Where have all the apples gone...
November 19, 2016 9:36 PM   Subscribe

Since Apple decided to stop tethering their products, I've been seeing stories in the news about people just walking into stores in large groups and walking off with thousands of dollars worth of items. Explain Apple's business plan to me.

In theory, I realize that Apple can just brick any devices after they connect to the internet. But I haven't actually seen any follow up stories to the theft stories where the thieves have been caught because they turned on a stolen computer or people buying phones on eBay only to find them bricked due to them being stolen. My local store has had over $100k of merchandise stolen over the past 3 months - I have no idea how they are still insured. Are they still insured?

I guess I'm looking for four things here:
1. How is this a good business plan for Apple?
2. Where is the second part of these theft stories where the phones turn up or the thieves are caught?
3. Where are these stolen items being taken to? Oversees? Broken down and reconstituted?
4. Who would insure a store that has 100k worth of merchandise stolen in 3 months?

Opinions or news stories welcome.
posted by Toddles to Computers & Internet (4 answers total) 1 user marked this as a favorite
1. Apple stores have always been getting robbed. Thieves cut tethers easily. It's just their same old retail strategy that's been working out. It's a bit scary how coordinated some of these recent thefts are, though.
2. They do get caught. I just googled some stories.
3. They're supposedly sold for parts.
4. $400k in thefts a year is only about 1% of an Apple store's revenue. Since they have so much cash and a huge finance operation I am guessing Apple self-insures these losses anyway.
posted by michaelh at 10:18 PM on November 19, 2016

Apple stocks almost no merchandise on the sales floor. Peripherals, phone cases, cables, laptop bags etc? Sure. But I can't think of a single high-dollar item they sell that is kept out on the floor in large numbers. When you want to buy something, you find a sales associate, who gets the item from the stockroom and drops it at the cash register for you.

The monetary value of the floor models is probably a tiny drop in the bucket of any given Apple store's general L&D budget. They are probably more worried about employees stealing than they are that someone will come in and swipe a floor model iPad.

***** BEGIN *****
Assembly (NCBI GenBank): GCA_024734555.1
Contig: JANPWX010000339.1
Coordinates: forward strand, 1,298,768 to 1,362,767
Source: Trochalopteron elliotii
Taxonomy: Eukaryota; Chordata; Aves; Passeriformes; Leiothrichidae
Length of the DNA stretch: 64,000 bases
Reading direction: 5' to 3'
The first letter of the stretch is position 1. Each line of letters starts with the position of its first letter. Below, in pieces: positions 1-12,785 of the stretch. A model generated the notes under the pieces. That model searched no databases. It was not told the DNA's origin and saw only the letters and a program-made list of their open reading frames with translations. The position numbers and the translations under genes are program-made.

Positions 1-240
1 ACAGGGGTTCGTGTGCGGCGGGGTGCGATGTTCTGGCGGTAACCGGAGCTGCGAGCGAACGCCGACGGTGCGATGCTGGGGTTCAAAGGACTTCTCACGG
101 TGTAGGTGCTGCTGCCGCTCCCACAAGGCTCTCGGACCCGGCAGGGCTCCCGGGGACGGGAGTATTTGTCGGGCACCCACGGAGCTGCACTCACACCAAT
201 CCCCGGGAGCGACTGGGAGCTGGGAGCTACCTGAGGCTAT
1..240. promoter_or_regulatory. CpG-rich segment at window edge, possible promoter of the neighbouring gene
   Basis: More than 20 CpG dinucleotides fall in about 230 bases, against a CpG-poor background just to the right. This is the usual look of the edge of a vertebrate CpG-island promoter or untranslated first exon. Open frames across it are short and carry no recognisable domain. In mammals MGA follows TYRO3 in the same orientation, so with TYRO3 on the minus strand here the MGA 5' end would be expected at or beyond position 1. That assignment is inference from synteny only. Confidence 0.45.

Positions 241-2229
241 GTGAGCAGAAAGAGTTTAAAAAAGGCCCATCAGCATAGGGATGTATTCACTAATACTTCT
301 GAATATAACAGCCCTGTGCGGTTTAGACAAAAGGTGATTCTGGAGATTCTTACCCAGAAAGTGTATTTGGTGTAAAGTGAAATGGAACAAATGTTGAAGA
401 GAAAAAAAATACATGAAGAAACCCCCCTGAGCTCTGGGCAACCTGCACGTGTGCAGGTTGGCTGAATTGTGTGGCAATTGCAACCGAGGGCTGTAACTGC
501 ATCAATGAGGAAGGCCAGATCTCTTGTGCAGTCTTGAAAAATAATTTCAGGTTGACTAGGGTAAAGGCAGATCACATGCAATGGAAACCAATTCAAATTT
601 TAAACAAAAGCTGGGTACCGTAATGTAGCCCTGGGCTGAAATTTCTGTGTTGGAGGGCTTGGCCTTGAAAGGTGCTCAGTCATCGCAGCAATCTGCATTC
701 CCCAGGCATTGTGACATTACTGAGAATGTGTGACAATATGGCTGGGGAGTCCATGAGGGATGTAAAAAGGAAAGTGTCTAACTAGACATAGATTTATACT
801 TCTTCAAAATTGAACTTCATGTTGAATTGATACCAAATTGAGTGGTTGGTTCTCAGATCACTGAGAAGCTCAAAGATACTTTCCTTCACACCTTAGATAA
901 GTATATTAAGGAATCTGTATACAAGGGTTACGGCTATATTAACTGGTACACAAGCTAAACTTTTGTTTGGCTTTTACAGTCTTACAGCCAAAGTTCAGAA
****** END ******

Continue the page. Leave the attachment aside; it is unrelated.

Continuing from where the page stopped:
posted by Sara C. at 10:28 PM on November 19, 2016 [1 favorite]

Apple stocks almost no merchandise on the sales floor

The Apple Store near me usually have 30-40 iPads, 20 iPhones, and 5-15 laptops on the tables right by the wide open doors. I agree that may not be a huge amount, but grabbing ten or twenty of those items would be over $10,000, would it not?
posted by saucysault at 5:45 AM on November 20, 2016 [4 favorites]

Saucysault, are you talking about floor models, or packaged merchandise for sale? Because if the former, that stuff is drastically devalued compared to "new in box" merchandise.

Even if a thief could resell it (at better than Apple refurb rates or used merchandise on ebay, natch), Apple would brick any item as soon as someone tried to connect it to the internet. Which would piss off the thief's customers and give them a bad reputation even among sketchy secondhand sellers.

Not to mention that, because the display models are already set up by the store and available for open use by any passer-by, there would also be labor involved in wiping and resetting each device.

So for large-scale thieves (anything beyond a stupid teenager pocketing an iphone), you're looking at:

1. The risk of stealing a worthwhile amount of merchandise from the sales floor, and probably for doing so to actually be sustainable. (Repeat thieves get recognized by store security quickly.)

2. The labor involved in wiping/restoring each device, listing it on Ebay, shipping items out, etc.

3. The reality that you can't actually sell the stolen devices for very much money, because there are already people selling used and refurbished Apple products online, and the only way to net sales is to price your product at "too good to be true" rates. Especially since most used Apple products will come with all included peripherals (chargers, cables, adapters, etc) and often in their original packaging including manual.

4. The knowledge that there's a high degree of diminishing returns, because within a few sales, people are going to start realizing that all your merchandise is stolen. Which is a big problem for Apple products, because that means that as soon as you try to use what you bought, Apple will brick the device. You will lose customers as fast as you gained them.

So, for professional thieves, the incentive just isn't there. Most thieves on the sales floor are stupid kids who don't know that the iphone they just slipped in their pocket is going to get bricked as soon as they take it home and connect it to wifi. Apple Store L&D isn't worried about these people. Instead, L&D is probably much more focused on shrinkage, credit card fraud, faulty cash handling, etc.
posted by Sara C. at 1:41 PM on November 20, 2016

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